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Switching in and out of ACA Plans
Old 10-13-2013, 04:44 PM   #1
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Switching in and out of ACA Plans

Was thinking about this the other day. I have never considered a "high deductible" type policy in the past. Maybe because I purchased my policies a long time ago, before these were being pushed so hard by the insurance companies. I can see pluses and minuses to these plans. The most obvious is if you don't get some serious re-occurring illness requiring on going expensive medicine (say develop diabetes, or a heart condition) that requires you to have on going care year after year - you could save money with a high deductible plan.

(I am all ready retired, so no income other than investment income, so HSA not considered at this point)

So assuming you don't have any of these conditions and your medications currently are inexpensive generic drugs. What's to prevent someone from signing up for one of these high deductible plans, but if you get sick and you know it is going to be on-going - then switching over the following year to a different type low deductible plan.

Has this issue been addressed? It's nearly the same as not getting insurance until you get sick type of scenario. (though I am aware you have to wait until enrollment time) With the pre-existing condition eliminated, it seems people could do this.
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Old 10-13-2013, 04:48 PM   #2
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I have not seen anything that will prevent you from doing so, just from Web surfing.

But then, I did not read through the 2500 pages of the actual law.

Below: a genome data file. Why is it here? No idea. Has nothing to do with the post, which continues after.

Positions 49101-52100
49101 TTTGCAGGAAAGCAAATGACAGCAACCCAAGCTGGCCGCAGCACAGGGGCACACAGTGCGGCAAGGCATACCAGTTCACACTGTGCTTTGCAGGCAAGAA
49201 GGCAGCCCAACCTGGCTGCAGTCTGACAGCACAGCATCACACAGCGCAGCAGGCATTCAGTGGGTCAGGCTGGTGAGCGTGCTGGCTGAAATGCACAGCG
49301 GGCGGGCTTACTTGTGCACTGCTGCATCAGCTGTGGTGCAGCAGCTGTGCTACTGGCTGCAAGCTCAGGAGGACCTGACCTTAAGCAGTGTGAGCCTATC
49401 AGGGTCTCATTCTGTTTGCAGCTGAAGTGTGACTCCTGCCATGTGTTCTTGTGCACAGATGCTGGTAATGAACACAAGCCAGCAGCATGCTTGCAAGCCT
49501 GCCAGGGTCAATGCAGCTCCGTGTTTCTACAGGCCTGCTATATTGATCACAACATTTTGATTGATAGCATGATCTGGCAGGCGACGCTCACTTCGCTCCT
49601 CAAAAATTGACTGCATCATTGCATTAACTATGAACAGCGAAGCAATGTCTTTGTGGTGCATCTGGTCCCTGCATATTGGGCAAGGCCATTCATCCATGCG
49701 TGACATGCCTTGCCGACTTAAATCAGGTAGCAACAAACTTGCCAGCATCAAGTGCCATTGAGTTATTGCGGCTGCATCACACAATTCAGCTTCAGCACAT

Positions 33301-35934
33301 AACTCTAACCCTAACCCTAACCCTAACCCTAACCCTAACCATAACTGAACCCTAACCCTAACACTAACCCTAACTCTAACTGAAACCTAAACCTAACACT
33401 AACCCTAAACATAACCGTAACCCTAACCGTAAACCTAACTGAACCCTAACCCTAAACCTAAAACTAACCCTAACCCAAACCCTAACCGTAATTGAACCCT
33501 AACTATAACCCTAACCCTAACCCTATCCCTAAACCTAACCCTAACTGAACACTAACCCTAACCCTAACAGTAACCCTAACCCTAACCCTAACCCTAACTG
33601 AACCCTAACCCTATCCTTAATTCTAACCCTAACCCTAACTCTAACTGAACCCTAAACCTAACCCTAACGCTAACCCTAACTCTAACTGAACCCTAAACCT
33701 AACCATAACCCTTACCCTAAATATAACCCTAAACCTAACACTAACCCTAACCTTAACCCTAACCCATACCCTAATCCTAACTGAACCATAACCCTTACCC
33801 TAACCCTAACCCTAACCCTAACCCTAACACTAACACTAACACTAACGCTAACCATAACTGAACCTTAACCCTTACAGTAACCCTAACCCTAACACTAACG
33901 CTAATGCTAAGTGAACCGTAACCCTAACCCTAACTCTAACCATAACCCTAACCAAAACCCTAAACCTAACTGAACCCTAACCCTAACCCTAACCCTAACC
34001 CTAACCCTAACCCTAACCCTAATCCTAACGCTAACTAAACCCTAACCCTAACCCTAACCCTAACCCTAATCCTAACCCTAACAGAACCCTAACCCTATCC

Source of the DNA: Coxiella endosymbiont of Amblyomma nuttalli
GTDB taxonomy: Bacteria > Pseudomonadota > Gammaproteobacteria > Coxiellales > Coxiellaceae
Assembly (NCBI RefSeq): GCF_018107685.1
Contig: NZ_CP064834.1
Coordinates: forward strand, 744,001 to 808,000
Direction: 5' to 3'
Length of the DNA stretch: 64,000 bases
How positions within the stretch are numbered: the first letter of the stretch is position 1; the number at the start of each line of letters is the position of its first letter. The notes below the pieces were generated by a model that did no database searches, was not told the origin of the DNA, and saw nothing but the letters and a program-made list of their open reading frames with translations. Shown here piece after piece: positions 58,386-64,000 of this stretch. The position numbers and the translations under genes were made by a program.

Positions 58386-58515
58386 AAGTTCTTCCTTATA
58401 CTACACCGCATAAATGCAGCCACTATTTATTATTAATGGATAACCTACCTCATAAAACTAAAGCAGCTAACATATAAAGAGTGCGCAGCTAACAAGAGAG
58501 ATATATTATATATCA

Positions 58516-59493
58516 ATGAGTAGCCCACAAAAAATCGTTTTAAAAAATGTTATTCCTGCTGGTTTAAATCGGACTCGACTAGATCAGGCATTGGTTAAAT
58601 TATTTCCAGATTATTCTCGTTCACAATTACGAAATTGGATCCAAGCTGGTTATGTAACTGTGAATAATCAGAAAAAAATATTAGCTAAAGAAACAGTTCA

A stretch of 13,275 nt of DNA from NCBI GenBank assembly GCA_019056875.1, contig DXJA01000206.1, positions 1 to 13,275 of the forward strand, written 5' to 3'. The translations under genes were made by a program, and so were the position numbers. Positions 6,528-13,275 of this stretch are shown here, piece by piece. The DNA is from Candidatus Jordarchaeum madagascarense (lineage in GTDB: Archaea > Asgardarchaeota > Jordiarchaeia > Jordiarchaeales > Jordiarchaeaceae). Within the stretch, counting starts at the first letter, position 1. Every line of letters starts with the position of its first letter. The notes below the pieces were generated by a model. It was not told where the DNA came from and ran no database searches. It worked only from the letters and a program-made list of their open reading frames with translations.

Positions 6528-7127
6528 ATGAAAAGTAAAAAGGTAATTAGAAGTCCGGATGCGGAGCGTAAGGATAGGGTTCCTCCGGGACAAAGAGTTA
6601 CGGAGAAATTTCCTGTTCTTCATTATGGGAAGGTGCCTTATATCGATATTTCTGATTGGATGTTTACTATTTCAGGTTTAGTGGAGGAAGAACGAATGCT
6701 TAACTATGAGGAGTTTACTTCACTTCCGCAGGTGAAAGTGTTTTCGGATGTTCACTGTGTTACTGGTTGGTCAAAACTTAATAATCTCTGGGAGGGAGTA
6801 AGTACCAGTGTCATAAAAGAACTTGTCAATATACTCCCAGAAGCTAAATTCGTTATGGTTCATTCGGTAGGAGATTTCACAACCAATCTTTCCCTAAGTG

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Old 10-13-2013, 04:54 PM   #3
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With many chronic illnesses the out of pocket max is more important than the deductable, and under the ACA all plans share the same OOP max ($6,350 for individuals, double that for families).
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Old 10-13-2013, 05:33 PM   #4
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This is a feature of the program. It has always been a feature of the Federal Employees Health Benefits Program -- you can switch to any plan you want during the annual open season. The cost to allow this is baked in. When you think about it do we want people to have to make a choice once and then live with it forever? Just another form of pre-existing condition.
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Old 10-13-2013, 06:02 PM   #5
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With many chronic illnesses the out of pocket max is more important than the deductable, and under the ACA all plans share the same OOP max ($6,350 for individuals, double that for families).
Yes, I agree the OOP max is very important to protect people from losing all their savings, home etc. or having to declare bankruptcy. But most people do not have major surgeries every year. So the lack of affordability of a high deductible would come into play if you developed a chronic condition, in which you must pay year after year, and have to take expensive medications. If that were to happen, you would probably want out of those high deductible plans real quick.
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Old 10-13-2013, 06:11 PM   #6
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If that were to happen, you would probably want out of those high deductible plans real quick.
Premiums and/or co-pays of a non-HDHP are sure to be higher such that, at the end of the year, it may not be a much cheaper plan than the HDHP. With the ACA standardizing things, I imagine for the chronically ill the total annual cost difference between HDHP and non-HDHP plans will decrease compared to that now.
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Old 10-13-2013, 08:58 PM   #7